NEMPAC brings Boston Symphony Orchestra experience to Eliot School 5th Graders
Two interactive music workshops led by Trumpeter, Kyle Spraker!
NEMPAC visiting teaching artist and trumpeter, Kyle Spraker, made a special visit with the Eliot BPS Innovation School 5th graders last week. The educational workshops led by Mr. Spraker were designed to prepare the students for their special visit with NEMPAC to the Boston Symphony Orchestra for a Youth Concert.
The BSO Youth Concerts are designed for grades 4 – 6 and “act as an introduction to the full orchestra experience, encouraging long-term ownership of orchestral music and the BSO, and delivering positive character development messages through each performance led by Germeshausen Family and Youth Concerts Conductor Thomas Wilkins.” (Boston Symphony Education Program)
Unfortunately the scheduled trip on February 4th to the Symphony was canceled due to weather and public transportation issues. The 5th graders were still visited by NEMPAC on both February 5th and 6th to make up for the missed opportunity, and to bring the musical repertoire to the school through listening exercises, live performance, and interactive activities.
For any student, an orchestra concert can be a lot to take in, especially when it’s the first time! For the initial workshop Mr. Spraker introduced the four families of instruments that make up an orchestra: Strings, Woodwinds, Brass, and Percussion. With the help of some incredible YouTube clips that the Vancouver Symphony had posted from their own children’s concert series he was able to display each of these families by sight and sound, while giving a sneak peak at one of the pieces on the BSO program: Mussorgsky’s “Great Gate of Kiev” from pictures at an Exhibition.
Most importantly Mr. Spraker wanted to convey the brilliance of Ravel’s orchestration of Mussorgsky’s piano showcase by relating the original to a coloring book that has yet to be colored. Mr. Spraker established the instruments of the orchestra as a palate of colors at the disposal of a composer (or orchestrator). He explained that Mussorgsky’s piano piece “Pictures at an Exhibition” was like a coloring book that Maurice Ravel had decided to vividly color with instruments, bringing it to life even more.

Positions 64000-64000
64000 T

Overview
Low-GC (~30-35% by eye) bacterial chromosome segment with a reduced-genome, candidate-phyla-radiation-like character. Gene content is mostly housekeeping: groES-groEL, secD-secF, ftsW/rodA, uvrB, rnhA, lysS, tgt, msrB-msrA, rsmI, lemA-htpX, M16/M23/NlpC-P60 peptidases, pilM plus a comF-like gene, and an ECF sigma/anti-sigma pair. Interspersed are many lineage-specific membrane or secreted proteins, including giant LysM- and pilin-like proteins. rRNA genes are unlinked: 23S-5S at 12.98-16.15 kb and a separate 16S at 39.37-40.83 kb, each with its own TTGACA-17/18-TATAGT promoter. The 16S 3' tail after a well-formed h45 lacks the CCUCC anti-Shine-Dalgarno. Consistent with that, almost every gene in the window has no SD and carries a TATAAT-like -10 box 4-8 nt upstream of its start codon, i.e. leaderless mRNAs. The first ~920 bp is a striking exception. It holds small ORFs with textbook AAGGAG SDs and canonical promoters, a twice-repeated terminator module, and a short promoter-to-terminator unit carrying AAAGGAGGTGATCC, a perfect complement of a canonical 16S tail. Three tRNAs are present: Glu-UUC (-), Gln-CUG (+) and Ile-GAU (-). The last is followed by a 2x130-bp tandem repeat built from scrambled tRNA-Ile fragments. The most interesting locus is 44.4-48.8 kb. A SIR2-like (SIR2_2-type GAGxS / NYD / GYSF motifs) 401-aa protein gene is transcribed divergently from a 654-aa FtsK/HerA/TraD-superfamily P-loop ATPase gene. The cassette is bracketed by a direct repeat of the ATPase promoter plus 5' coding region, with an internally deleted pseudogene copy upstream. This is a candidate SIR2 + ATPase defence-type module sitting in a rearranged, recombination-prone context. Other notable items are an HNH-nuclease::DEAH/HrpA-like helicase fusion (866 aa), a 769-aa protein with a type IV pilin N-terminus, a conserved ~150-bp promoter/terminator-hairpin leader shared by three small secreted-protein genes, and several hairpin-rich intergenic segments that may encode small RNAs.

The 5th graders then used their five senses to describe objects and answer the question: “how does one describe something imaginary or intangible?”
The Answer (they discovered): With adjectives derived from experiences with which we are familiar or by comparison.
Listening to Stravinsky’s Infernal Dance from The Firebird and Mendelssohn’s Scherzo from Midsummer Night’s Dream, we were able to describe the pieces based solely on what we heard and the differences between them. Mr. Spraker then revealed that each piece was inspired by a story, much like movie music, and told the tales that influenced the composers’ music.
On the second workshop visit with the 5th graders, the class went into more detail about the individual instruments (or colors) of the orchestra. They played a listening test game where each instrument was highlighted and then I revealed the answers with more in-depth discussion about how the instrumentalist creates their sounds. Using video demonstrations of musicians from various professional orchestras (including John Ferillo of the BSO), and Mr. Spraker’s own display of brass instruments, the students discovered the unique qualities of each instrument of the orchestra.
The workshop concluded with a plethora of creative and curious questions that the students had for Mr. Spraker, such as: “does the orchestra really need a conductor?” And “What is the most important instrument in an orchestra?”
During NEMPAC’s visit, we discovered that 8 out of the 37 students in the 5th grade had never been to a live Symphony. NEMPAC surely aims to provide another opportunity for these students to all experience an educational, orchestral concert together.
Visiting NEMPAC teaching Artist, Kyle Spraker, teaches with the Boston Philharmonic Orchestra, NEMPAC, and is a resident Teaching Artist at the Longy School of Music of Bard College. Mr. Spraker is a professional Trumpet player, leading the Redline Brass Quintet professional ensemble in Boston.